Rep. Bishop also noted that despite objections from Democrats, the bill is similar to one that was introduced by a House Democrat in 2010. Rep. Ann Kirkpatrick (D-Ariz.) brought the bill up in 2010 as a stimulus bill that would not cost the government a penny, although it was controversial because the land Resolution would take over is the Oak Flats Campground.

Still, the federal government would get nearly twice as much land in return from Resolution under the bill. Specifically, Resolution would get 2,422 acres of the campground for mining, and would give up nearly 5,250 acres to the U.S. Forest Service and the Bureau of Land Management.

With passage of the rule, the House is expected to move to general debate and debate on an handful of amendments on Wednesday.


Rosemont Copper CEO responds to Comments on Forest Service Public Meetings

Rosemont Copper press release

26 October 2011

To ensure public input, the Forest Service planned an unprecedented six hearings to take public comments on this Draft Environmental Impact Statement (DEIS) over a 90 day period, even though the National Environmental Policy Act does not require any public hearings and calls for just 45 days of public review.

The Forest Service chose the dates and the location for each public hearing in order to ensure that the greatest number of people were able to participate, large venues in a number of cities were chosen and most of the hearings were scheduled on Saturdays so people would not have to miss work. Rosemont was not involved in the selection of dates or locations.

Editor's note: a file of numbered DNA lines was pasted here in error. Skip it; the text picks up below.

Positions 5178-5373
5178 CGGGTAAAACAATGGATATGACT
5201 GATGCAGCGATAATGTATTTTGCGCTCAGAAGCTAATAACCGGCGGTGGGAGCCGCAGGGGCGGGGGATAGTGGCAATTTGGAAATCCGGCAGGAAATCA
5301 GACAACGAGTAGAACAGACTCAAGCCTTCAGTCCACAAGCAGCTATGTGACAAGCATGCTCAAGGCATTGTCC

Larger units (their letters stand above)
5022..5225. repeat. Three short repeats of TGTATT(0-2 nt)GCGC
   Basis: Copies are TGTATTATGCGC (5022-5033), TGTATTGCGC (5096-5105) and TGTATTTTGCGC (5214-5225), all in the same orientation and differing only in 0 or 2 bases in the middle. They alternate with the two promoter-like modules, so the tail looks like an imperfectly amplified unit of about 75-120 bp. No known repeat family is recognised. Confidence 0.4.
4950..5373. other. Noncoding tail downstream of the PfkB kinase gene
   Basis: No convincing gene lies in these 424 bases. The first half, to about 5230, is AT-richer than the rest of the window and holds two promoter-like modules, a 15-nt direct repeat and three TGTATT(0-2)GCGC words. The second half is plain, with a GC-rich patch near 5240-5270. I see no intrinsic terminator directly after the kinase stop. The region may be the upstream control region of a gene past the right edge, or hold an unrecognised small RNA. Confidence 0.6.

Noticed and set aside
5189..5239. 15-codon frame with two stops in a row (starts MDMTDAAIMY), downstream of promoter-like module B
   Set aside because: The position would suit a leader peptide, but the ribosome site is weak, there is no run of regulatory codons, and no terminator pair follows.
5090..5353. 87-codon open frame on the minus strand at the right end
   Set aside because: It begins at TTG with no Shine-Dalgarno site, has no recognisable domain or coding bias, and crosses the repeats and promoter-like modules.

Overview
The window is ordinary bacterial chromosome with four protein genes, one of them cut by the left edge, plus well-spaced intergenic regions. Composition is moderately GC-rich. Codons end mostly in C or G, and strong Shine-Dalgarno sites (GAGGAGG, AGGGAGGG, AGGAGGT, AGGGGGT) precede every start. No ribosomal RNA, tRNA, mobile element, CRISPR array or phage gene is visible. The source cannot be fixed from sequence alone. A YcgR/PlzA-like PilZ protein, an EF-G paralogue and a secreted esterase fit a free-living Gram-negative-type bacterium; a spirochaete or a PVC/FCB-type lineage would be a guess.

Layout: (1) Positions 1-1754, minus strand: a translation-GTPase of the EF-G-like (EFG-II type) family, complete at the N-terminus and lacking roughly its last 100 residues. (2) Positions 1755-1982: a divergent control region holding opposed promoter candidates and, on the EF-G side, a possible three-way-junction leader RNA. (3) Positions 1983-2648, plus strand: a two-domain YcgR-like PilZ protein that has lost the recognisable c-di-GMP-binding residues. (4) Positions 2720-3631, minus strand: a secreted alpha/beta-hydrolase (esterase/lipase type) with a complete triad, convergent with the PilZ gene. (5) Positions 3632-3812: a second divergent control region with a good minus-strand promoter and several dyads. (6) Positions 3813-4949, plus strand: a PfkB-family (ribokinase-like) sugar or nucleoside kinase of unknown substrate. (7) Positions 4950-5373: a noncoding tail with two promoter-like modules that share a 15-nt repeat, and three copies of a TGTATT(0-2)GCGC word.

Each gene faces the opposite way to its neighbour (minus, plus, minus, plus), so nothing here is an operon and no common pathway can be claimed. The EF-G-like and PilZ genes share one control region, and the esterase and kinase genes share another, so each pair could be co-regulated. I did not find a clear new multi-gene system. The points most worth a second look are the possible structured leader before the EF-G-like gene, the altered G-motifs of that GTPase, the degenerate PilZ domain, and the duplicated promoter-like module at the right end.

Considering this process was originally slated to take two years, any question about the independence and completeness of the four-year long, nine million dollar Forest Service review and any criticism about the opportunities for public comment with six proposed public hearings are completely misleading and disingenuous.

Opponents of Rosemont continue to try to twist the rules and regulations set forth by the NEPA process to attempt to delay and or prevent the public from sharing their comments on the DEIS for Rosemont, which clearly states that Rosemont can operate meeting all federal, state and local environmental standards.

Rosemont looks forward to completing the permitting process that will allow the creation of an estimated 1,500 construction jobs during development and 2,100 long-term jobs during operation. The Rosemont Project is a 21st century operation using the latest technology to help reduce impacts to the environment.